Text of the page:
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European telcos to give user data to EU to help stop coronavirus

Vodafone, Deutsche Telekom, Orange are among the network providers that have agreed to share phone data with the EU to track the spread of COVID-19.  

The European Commission will aggregate mobile phone location data to coordinate measures tracking the spread of the illness, an EU official said. 

The companies involved, which also include Telefonica, Telecom Italia, Telenor, Telia and A1 Telekom Austria, met with EU industry chief Thierry Breton on Monday.   

It’s hoped the anonymised data will map movements of Europeans with the objective of ‘coordinating crisis response’. 

As well as being anonymised, the data will be deleted once the crisis is over, the EU official said, adding that the EU plan is not about centralising mobile data, nor about policing people.

While anonymised data falls outside the scope of EU data protection laws, the European Data Protection Supervisor (EDPS) said the project does not breach privacy rules as long as there are safeguards.

‘The Commission should clearly define the dataset it wants to obtain and ensure transparency towards the public, to avoid any possible misunderstandings,’ said European Data Protection Supervisor Wojciech Wiewiórowski in a letter to an executive at the Commission’s information and communications branch. 

‘It would also be preferable to limit access to the data to authorised experts in spatial epidemiology, data protection and data science,’ he said.

However, Wiewiorowski also warned about the possibility of such measures becoming permanent.

‘The EDPS often stresses that such developments usually do not contain the possibility to step back when the emergency is gone,’ he said in the letter. 

‘I would like to stress that such solution should be still recognised as extraordinary.’

Wiewiorowski also said it would be ‘preferable’ to limit access to the data to authorised experts in data protection, data science and spatial epidemiology – the practice of mapping health data by geographic regions.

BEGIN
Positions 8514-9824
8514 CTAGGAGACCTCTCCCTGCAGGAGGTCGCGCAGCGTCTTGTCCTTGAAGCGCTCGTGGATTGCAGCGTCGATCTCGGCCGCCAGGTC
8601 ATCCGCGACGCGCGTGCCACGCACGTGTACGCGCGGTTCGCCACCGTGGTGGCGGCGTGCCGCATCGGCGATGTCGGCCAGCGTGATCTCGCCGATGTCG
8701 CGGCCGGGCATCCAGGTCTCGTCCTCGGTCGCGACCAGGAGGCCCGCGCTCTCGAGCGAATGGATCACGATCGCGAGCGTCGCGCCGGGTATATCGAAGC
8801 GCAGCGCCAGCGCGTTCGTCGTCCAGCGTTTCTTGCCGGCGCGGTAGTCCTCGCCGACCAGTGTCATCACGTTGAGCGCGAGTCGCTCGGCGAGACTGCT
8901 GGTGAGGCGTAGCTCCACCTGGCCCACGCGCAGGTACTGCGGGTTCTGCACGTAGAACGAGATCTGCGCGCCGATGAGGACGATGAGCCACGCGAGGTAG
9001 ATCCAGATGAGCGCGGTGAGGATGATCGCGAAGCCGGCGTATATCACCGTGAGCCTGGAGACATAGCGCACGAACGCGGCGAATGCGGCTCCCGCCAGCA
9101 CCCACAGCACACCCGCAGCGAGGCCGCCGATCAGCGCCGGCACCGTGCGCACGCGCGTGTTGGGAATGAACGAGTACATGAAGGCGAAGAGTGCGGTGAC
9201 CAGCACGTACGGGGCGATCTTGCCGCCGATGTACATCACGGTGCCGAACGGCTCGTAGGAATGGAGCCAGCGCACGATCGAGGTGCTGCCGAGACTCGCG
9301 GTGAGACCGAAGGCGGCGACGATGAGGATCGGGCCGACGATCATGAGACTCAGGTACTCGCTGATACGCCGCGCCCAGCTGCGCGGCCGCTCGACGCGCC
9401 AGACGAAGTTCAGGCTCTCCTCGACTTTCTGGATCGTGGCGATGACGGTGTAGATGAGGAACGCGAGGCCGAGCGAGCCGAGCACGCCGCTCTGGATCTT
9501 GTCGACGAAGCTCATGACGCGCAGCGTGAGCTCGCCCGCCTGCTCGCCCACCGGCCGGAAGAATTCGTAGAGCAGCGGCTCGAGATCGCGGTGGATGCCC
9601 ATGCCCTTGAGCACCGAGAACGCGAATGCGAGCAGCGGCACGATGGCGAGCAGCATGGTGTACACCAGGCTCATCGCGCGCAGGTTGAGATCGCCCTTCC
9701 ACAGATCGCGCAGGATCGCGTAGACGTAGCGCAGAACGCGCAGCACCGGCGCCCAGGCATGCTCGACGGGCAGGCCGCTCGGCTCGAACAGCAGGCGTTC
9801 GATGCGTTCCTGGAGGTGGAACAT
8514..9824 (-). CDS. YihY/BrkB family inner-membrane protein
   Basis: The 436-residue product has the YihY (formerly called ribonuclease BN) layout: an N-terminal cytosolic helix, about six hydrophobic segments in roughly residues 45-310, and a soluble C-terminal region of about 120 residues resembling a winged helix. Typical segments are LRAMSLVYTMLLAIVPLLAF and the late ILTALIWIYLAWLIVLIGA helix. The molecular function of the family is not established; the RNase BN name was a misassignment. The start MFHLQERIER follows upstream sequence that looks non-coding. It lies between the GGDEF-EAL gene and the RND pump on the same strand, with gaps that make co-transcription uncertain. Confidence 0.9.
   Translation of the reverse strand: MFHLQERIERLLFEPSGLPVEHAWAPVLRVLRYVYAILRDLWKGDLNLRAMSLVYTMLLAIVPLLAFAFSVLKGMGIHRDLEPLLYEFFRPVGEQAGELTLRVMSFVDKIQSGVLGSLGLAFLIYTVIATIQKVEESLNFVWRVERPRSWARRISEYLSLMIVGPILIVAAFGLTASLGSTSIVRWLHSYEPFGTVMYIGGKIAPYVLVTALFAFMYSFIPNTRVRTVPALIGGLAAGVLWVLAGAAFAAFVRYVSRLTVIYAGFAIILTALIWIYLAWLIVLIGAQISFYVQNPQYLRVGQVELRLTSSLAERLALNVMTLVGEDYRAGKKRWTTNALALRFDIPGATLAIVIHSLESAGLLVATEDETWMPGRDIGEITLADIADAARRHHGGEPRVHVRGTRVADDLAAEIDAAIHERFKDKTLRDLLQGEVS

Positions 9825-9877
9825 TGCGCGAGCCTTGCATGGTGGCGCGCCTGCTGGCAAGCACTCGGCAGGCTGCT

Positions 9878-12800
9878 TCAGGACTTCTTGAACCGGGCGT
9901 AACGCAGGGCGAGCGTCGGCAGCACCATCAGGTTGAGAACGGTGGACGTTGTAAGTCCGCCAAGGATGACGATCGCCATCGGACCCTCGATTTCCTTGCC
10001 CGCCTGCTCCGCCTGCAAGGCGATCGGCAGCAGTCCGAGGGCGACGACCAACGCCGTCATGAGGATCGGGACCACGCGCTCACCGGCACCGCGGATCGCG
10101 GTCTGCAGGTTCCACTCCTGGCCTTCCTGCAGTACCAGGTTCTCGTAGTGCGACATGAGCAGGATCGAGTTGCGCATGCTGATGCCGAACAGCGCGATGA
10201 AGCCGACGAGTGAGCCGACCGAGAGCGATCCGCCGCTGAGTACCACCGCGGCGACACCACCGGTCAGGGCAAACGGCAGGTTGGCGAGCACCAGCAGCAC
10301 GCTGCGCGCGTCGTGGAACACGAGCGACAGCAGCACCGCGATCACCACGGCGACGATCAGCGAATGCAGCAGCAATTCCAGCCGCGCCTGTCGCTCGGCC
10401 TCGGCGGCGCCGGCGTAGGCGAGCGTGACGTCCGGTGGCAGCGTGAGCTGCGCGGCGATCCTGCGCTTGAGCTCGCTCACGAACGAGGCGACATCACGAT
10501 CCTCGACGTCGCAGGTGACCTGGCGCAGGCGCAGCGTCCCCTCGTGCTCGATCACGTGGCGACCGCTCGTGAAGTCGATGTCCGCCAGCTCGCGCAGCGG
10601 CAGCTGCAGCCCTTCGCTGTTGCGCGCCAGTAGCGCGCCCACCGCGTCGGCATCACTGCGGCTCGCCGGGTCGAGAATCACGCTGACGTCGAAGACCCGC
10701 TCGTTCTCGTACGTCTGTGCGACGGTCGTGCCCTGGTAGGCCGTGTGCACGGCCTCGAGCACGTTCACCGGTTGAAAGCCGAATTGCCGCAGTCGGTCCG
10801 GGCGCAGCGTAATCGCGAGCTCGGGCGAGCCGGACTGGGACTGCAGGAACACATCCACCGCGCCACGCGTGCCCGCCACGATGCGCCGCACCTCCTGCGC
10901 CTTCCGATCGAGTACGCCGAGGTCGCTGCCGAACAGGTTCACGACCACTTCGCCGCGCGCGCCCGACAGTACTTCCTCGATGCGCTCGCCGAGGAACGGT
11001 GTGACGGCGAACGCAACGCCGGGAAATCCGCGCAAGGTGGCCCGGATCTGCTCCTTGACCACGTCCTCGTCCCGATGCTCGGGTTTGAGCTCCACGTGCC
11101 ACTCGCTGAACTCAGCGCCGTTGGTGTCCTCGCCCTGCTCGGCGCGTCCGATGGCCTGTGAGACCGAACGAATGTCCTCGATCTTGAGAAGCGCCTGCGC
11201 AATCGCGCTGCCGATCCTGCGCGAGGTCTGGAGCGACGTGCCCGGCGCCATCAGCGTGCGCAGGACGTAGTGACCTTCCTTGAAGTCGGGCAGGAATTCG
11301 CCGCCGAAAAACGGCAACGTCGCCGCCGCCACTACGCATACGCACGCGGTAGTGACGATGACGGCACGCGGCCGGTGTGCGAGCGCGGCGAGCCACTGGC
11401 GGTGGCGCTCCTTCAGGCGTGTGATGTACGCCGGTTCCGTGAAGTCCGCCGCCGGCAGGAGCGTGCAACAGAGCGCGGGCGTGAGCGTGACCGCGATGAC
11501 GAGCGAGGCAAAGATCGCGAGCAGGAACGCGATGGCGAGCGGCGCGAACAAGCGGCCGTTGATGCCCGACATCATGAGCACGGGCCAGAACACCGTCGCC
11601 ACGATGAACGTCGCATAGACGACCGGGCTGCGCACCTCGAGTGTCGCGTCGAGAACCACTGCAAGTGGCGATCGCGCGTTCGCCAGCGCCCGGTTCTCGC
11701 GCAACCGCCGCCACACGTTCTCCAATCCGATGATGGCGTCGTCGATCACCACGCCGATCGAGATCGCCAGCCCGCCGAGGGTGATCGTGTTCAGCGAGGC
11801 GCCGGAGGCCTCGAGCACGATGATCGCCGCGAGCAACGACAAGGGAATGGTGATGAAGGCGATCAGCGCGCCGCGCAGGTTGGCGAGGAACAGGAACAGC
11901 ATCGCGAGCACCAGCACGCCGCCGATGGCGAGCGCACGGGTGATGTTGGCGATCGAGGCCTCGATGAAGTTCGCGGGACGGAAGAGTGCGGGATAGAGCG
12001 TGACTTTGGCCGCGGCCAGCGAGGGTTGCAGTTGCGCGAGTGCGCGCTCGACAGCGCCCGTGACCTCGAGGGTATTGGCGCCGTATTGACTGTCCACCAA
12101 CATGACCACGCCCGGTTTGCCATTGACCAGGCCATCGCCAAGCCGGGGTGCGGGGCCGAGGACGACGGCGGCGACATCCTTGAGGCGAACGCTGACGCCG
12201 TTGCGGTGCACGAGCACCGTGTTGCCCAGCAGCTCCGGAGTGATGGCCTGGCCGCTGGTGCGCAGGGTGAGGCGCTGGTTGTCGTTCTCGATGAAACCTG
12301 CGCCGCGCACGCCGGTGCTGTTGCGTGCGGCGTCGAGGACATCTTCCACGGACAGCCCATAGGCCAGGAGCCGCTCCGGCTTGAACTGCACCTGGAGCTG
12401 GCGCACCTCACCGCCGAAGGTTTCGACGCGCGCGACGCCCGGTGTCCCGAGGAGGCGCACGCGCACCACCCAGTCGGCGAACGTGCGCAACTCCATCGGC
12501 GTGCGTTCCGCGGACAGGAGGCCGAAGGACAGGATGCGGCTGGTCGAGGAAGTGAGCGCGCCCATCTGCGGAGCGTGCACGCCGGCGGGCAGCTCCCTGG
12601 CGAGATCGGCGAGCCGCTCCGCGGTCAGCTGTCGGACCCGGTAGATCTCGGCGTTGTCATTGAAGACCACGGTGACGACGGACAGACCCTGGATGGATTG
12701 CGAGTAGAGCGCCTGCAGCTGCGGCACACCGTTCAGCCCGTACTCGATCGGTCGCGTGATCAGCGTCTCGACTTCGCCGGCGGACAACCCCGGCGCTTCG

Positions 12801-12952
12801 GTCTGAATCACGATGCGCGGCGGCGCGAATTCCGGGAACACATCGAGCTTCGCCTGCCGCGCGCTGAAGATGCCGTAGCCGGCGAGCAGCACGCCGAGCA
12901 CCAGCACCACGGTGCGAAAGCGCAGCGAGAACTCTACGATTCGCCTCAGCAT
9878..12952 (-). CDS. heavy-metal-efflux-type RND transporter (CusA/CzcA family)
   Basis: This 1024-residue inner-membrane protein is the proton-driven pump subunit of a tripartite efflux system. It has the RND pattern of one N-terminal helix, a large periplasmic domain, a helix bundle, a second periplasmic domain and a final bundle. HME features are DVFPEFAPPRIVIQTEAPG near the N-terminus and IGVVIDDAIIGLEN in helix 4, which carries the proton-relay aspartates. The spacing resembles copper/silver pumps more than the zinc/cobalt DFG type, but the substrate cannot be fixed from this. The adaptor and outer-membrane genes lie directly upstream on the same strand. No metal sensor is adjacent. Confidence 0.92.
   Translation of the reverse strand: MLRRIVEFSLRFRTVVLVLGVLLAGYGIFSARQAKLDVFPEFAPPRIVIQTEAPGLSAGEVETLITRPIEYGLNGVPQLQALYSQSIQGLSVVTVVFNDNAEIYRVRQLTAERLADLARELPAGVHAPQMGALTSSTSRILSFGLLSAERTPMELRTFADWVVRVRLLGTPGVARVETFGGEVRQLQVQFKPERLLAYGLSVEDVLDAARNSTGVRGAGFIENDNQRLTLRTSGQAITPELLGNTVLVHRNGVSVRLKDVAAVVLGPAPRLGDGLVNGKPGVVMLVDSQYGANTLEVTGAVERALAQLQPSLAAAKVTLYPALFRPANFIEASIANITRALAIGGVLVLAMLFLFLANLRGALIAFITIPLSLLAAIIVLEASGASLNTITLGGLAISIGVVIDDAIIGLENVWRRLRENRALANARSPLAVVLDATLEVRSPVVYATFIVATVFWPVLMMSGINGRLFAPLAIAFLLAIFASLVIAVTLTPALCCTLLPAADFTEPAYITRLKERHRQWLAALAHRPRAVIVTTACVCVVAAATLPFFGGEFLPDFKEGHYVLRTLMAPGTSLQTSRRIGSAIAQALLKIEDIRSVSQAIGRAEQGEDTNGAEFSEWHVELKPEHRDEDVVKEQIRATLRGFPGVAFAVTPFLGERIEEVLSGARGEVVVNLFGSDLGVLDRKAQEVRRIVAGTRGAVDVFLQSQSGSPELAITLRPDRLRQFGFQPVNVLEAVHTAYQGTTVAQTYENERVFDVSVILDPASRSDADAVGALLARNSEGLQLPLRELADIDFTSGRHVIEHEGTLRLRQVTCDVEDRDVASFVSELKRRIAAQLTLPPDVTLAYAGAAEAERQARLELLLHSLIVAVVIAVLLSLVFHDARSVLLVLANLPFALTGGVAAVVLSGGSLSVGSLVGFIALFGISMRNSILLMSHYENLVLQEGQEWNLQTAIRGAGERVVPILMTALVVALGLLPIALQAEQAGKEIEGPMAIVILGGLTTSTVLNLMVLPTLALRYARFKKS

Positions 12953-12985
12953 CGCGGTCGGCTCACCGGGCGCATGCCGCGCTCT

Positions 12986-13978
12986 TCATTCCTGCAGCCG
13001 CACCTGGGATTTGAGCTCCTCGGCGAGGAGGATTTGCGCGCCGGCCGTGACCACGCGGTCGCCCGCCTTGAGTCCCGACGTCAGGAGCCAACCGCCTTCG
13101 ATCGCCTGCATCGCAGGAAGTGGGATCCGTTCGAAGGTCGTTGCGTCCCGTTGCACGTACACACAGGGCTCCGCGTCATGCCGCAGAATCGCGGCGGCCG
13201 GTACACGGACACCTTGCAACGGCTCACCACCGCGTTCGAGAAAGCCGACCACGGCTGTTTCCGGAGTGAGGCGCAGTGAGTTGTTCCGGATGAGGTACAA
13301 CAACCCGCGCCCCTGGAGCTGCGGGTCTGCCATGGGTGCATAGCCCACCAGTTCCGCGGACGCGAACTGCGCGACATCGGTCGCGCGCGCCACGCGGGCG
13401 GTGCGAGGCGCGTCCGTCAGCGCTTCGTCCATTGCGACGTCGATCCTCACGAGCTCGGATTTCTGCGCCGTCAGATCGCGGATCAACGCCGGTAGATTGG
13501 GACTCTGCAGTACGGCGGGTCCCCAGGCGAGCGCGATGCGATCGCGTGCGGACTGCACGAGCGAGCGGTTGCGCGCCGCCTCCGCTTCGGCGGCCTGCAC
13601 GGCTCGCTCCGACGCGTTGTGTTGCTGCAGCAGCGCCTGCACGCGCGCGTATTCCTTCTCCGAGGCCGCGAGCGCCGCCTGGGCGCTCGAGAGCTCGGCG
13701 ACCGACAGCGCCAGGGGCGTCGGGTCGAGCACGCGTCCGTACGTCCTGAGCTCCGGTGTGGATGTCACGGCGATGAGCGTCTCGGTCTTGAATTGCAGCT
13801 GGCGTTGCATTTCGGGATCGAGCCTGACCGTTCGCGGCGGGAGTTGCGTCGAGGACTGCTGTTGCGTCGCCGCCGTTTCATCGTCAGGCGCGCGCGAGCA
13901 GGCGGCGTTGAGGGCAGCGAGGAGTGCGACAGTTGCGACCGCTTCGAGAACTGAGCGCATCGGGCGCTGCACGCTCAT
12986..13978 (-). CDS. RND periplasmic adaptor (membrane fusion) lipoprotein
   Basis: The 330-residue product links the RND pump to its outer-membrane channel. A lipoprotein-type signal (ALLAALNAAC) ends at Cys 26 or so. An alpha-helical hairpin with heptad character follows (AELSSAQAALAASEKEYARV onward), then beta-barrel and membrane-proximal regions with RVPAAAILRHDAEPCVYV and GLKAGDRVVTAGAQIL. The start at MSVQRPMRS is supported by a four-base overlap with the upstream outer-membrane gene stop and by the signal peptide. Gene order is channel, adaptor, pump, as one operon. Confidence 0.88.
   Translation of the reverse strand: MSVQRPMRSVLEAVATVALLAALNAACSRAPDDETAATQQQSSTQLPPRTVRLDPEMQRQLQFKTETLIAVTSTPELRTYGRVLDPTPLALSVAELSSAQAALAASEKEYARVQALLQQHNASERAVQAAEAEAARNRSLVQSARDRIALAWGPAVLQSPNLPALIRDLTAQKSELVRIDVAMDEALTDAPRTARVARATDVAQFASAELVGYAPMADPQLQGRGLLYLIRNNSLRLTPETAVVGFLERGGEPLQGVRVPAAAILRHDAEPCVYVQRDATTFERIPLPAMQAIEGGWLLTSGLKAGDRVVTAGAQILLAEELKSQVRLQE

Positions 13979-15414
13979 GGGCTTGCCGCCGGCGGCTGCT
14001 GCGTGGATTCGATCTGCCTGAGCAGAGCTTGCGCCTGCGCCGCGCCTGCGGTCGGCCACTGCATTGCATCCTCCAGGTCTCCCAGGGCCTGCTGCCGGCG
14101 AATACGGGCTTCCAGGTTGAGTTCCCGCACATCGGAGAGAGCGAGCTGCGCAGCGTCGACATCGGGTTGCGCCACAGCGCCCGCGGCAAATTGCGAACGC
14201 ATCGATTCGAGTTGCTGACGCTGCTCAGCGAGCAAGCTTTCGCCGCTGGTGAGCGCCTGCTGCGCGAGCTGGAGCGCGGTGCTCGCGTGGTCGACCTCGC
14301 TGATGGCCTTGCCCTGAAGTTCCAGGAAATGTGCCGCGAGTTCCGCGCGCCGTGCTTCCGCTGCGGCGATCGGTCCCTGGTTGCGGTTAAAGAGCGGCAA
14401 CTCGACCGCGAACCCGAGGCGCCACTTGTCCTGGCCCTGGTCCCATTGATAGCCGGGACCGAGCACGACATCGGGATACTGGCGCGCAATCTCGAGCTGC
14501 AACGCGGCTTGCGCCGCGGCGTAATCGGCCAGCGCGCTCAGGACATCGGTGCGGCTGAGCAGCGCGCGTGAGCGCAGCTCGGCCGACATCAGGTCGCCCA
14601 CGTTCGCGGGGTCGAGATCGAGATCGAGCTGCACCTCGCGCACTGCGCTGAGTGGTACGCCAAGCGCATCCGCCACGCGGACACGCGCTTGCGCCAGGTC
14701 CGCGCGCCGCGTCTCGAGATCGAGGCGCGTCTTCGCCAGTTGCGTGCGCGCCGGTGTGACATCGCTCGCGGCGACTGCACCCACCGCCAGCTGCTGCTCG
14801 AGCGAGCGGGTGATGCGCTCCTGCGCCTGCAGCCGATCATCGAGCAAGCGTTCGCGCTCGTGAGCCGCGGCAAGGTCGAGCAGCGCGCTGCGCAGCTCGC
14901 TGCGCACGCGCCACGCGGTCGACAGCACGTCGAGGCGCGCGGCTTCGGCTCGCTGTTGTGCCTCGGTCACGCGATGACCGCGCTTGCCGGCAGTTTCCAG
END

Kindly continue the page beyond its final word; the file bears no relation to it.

Worries about governments’ use of technology to monitor those in quarantine and track infections have intensified in recent weeks over possible privacy violations, with some raising the spectre of state surveillance. 

Singapore, Taiwan, Italy and Israel are all using various methods of collecting user phone data as part of counter-COVID-19 measures.  

Israel’s health ministry released a smartphone app at the weekend that takes location data from user phones in an attempt to determine if they might have been exposed to the virus. 

The ‘Shield’ app for iOS and Android, compares location data from users’ phones to information collected about the location history of those confirmed to have coronavirus during the 14 days before their diagnosis.

Meanwhile, Taiwan is using a mobile phone-based ‘electronic fence’ program that uses location-tracking to ensure people who are quarantined stay in their homes.

Taiwanese police will be alerted within 15 minutes if someone is caught outside quarantine, who can be fined up to T$1 million (£28,218). 

A security expert in the UK told MailOnline that as pandemics hit, ‘the rulebooks go out the window’.

‘These announcements would have tremendously worried me if I had heard this a few months ago, but right now, it is a step forward in the fight to combat the disease,’ said Jake Moore, who has a background investigating computer crime in digital forensics.  

‘Sharing data is vital in this situation right now and offering it up could help save lives.

‘There will be a risk of this data being exploited in the future but this is something to consider once we are out of this mess.’

UK researchers have also released a free app this week that records user symptoms, as well as year of birth, sex, email address and postcode, in an effort to track the spread of the virus. 

The ‘Covid Symptom Tracker’ has been downloaded about 1.25 million times since its release on Tuesday morning.  

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